and θy can be written in matrix form as. rotation about x-axis θx. U= 1 1 T T ∫ H [Db ][H ] dA + 2 ∫ γ [Ds ][γ ] dA − ∫ w q( x. linear elastic plate including transverse shear deformation effects can be expressed as. Independent bilinear shape functions are assumed for displacement and rotational degrees of freedom. y) dA 2A A A ⎤ ⎡ 0 ⎥ ⎢1 ν Et 3 ⎢ν 1 [Db ] = 0 ⎥ 12(1 −ν 2 ) ⎢ 1 −ν ⎥ ⎥ ⎢0 0 2 ⎦ ⎣ [ ] [ ] …(1) ⎧ ∂θ x ⎫ ⎪ ⎪ ∂x ⎪ ⎪ ∂θ y ⎪ ⎪ [H ] = ⎨ − ⎬. the nodal variables w. ν is the Poisson’s ratio. E is the Young’s modulus. The stresses normal to the middle surface are considered negligible. t is the plate thickness and A is the element area. The strain energy of an isotropic. Using independent shape functions. isoparametric rectangular elements with three degree of freedom per node (the transverse displacement w. 3078 . κ is the shear correction factor. and rotation about y-axis θy) are considered in the development of finite element formulation. ⎪ ∂w + θ x ⎪ ⎪ ∂x ⎪ ⎩ ⎭ [D s ] = Etκ ⎡1 0⎤ 2(1 + ν ) ⎢0 1⎥ ⎣ ⎦ …(3) In the above equations.plate. Figure 1 Structural idealisation of raft and supporting soil Figure 2 Rectangular plate element Four noded. θx. q is the intensity of load per unit area. ∂y ⎪ ⎪ ⎪ ∂θ x ∂θ y ⎪ ⎪ ∂y − ∂x ⎪ ⎩ ⎭ …(2) ⎧ ∂w ⎫ ⎪ −θ y ⎪ ⎪ ⎪ ∂y [γ ] = ⎨ ⎬.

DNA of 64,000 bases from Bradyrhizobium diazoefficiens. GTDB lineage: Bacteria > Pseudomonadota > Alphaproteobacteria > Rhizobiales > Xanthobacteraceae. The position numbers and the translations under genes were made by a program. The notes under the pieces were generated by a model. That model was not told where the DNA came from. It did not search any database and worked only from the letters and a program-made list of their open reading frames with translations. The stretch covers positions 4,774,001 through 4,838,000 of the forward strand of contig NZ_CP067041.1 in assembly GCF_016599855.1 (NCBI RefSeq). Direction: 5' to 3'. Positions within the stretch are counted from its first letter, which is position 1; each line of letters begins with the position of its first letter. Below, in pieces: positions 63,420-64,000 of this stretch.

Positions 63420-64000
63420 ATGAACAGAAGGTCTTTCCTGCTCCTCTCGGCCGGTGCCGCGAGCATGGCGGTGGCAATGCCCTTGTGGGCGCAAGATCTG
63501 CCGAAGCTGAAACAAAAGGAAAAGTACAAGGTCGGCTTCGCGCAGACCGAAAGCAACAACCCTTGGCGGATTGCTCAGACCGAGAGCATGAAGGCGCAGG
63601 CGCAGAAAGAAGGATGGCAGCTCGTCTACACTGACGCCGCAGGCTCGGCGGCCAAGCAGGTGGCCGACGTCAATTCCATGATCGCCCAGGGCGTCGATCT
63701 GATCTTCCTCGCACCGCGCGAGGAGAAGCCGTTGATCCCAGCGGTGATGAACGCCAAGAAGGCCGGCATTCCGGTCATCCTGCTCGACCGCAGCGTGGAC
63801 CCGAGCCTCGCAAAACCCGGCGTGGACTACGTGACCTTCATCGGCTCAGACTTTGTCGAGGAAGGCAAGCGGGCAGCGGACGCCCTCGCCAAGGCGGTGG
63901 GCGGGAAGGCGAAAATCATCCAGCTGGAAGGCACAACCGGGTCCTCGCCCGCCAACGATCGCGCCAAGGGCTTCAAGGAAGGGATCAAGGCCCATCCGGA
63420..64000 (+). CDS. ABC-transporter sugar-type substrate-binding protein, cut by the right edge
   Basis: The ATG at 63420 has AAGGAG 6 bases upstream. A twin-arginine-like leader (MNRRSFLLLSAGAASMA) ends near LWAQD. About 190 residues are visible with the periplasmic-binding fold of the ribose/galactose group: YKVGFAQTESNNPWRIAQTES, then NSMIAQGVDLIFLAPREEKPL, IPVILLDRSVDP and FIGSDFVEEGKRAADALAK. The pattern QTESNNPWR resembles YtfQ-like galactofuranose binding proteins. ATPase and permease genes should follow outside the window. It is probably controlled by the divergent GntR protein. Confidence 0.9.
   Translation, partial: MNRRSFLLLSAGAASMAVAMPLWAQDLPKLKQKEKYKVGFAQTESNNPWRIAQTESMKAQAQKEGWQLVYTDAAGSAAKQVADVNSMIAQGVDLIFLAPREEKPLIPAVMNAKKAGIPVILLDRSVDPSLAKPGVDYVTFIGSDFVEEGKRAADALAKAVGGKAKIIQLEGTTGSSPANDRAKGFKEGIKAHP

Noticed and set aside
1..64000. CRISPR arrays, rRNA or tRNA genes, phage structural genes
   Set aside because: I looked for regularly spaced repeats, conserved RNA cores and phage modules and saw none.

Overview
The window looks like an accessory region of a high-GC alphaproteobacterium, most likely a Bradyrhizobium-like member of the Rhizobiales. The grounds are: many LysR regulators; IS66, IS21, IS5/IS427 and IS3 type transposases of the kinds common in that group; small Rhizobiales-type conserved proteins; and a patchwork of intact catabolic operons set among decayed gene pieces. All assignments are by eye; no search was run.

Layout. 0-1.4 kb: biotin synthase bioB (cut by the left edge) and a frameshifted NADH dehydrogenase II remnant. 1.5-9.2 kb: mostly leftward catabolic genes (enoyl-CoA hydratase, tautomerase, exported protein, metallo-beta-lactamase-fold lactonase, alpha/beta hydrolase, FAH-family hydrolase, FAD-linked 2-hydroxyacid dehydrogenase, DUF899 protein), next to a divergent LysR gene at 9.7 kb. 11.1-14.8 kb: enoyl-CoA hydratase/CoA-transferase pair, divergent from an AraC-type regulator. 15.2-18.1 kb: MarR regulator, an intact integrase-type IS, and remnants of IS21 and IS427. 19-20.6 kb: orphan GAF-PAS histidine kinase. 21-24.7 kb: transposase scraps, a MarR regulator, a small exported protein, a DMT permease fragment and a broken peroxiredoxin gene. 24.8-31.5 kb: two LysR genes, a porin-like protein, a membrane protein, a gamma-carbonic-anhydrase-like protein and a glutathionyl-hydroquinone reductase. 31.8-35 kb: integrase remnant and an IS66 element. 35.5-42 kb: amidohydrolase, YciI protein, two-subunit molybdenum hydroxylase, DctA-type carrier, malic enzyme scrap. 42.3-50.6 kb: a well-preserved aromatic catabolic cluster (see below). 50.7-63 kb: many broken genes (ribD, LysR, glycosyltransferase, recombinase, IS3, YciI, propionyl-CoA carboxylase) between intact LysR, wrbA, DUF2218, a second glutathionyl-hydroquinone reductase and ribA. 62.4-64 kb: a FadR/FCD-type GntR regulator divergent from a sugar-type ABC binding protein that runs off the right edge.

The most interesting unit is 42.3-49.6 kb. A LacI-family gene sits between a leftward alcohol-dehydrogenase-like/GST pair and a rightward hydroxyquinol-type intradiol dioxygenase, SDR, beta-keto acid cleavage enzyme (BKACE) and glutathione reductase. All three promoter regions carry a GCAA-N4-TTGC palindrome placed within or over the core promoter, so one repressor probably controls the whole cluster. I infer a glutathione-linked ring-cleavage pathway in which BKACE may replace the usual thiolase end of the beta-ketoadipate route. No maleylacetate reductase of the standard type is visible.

⎧ w ⎫ ⎡ N1 ⎪ ⎪ ⎢ ⎨θ x ⎬ = ⎢ 0 ⎪θ ⎪ ⎢ 0 ⎩ y⎭ ⎣ with 0 N1 0 {d }T = [w1 θ x1 θ y1 w2 θ x 2 θ y 2 [H ] = [Bb ] {d } and [γ ] = [Bs ] {d } in 0 0 N1 N2 0 0 0 N2 0 0 0 N2 N3 0 0 0 N3 0 0 0 N3 N4 0 0 0 N4 0 0⎤ 0 ⎥{d } = [N ]{d } ⎥ N4 ⎥ ⎦ …(4) w3 θ x 3 θ y 3 which. simply supported square plate with dimension a × a subjected to uniformly distributed load q is considered. Central deflections obtained from the finite element analysis are compared with the analytical solutions available for thin plates. The total strain energy of the raft-foundation system can be obtained by adding the strain energy Uf of the foundation. For validation of the program. as follows wn = wmax Et 3 12(1 − μ 2 )qa 4 Non. 1 1 Ut = U +U f …(8) By equating first variation of total strain energy to zero. By assuming full contact between raft and soilsubgrade. ⎡ ∂N i ⎢ = ⎢ ∂y ⎢ ∂N i ⎢ ∂x ⎣ w4 θ x 4 θ y 4 ] [Bb ]i ⎡ ⎢0 ⎢ = ⎢0 ⎢ ⎢ ⎢0 ⎢ ⎣ ∂N i ∂x 0 ∂N i ∂y ⎤ ⎥ ⎥ ∂N i ⎥ and − ∂y ⎥ ∂N i ⎥ ⎥ − ∂x ⎥ ⎦ 0 [Bs ]i 0 Ni ⎤ − Ni ⎥ ⎥ i = 1. the strain energy of foundation with modulus of subgrade reaction ks can be written as.dimensional Deflection for square plates with dimensions 7. −1 −1 {Q} = ∫ ∫ [N w ] −1 −1 1 1 T q J dξdη 3 Validation A computer program is developed in FORTRAN 90 based on above formulation. 1 1 T T U f = ∫ wT k s w dA = ∫ ∫ {d } [N w ] k s [N w ] {d } J dξdη 2A 2 −1 −1 …(7) The total strain energy Ut of the plate foundation system is given by addition of two. the force-deflection equation for plate-foundation element can be expressed as. [[k ] + [k ] + [k ]] {d } = {Q} b s f …(9) where [k b ] = ∫ ∫ [Bb ]T [Db ][Bb ] −1 −1 1 1 1 1 J dξdη . Central deflection wmax of the plate is converted in non-dimensional form wn. [k s ] = ∫ ∫ [Bs ]T [Ds ][Bs ] −1 −1 1 1 J dξdη …(10) [k ] = ∫ ∫ [N ] f w T k s [N w ] J dξdη . 4 0 ⎥ ⎥ ⎦ …(5) From which the equation of strain energy can be expressed in a simplified form as follows.62m ×7. 1 T T U = ∫ ∫ {d } [Bb ] [Db ][Bb ] {d } J dξdη 2 −1 −1 1 T T T T + ∫ ∫ {d } [B s ] [D s ][B s ] {d } J dξdη − ∫ ∫ {d } [N w ] q J dξdη 2 −1 −1 −1 −1 where 1 1 1 1 1 1 …(6) [N w ] = [N 1 0 0 N2 0 0 N3 0 0 N4 0 0] The above equation represents the strain energy due to bending and transverse shear deformation of plate and potential energy due to applied external load.62m and thickness ranging from 3079 .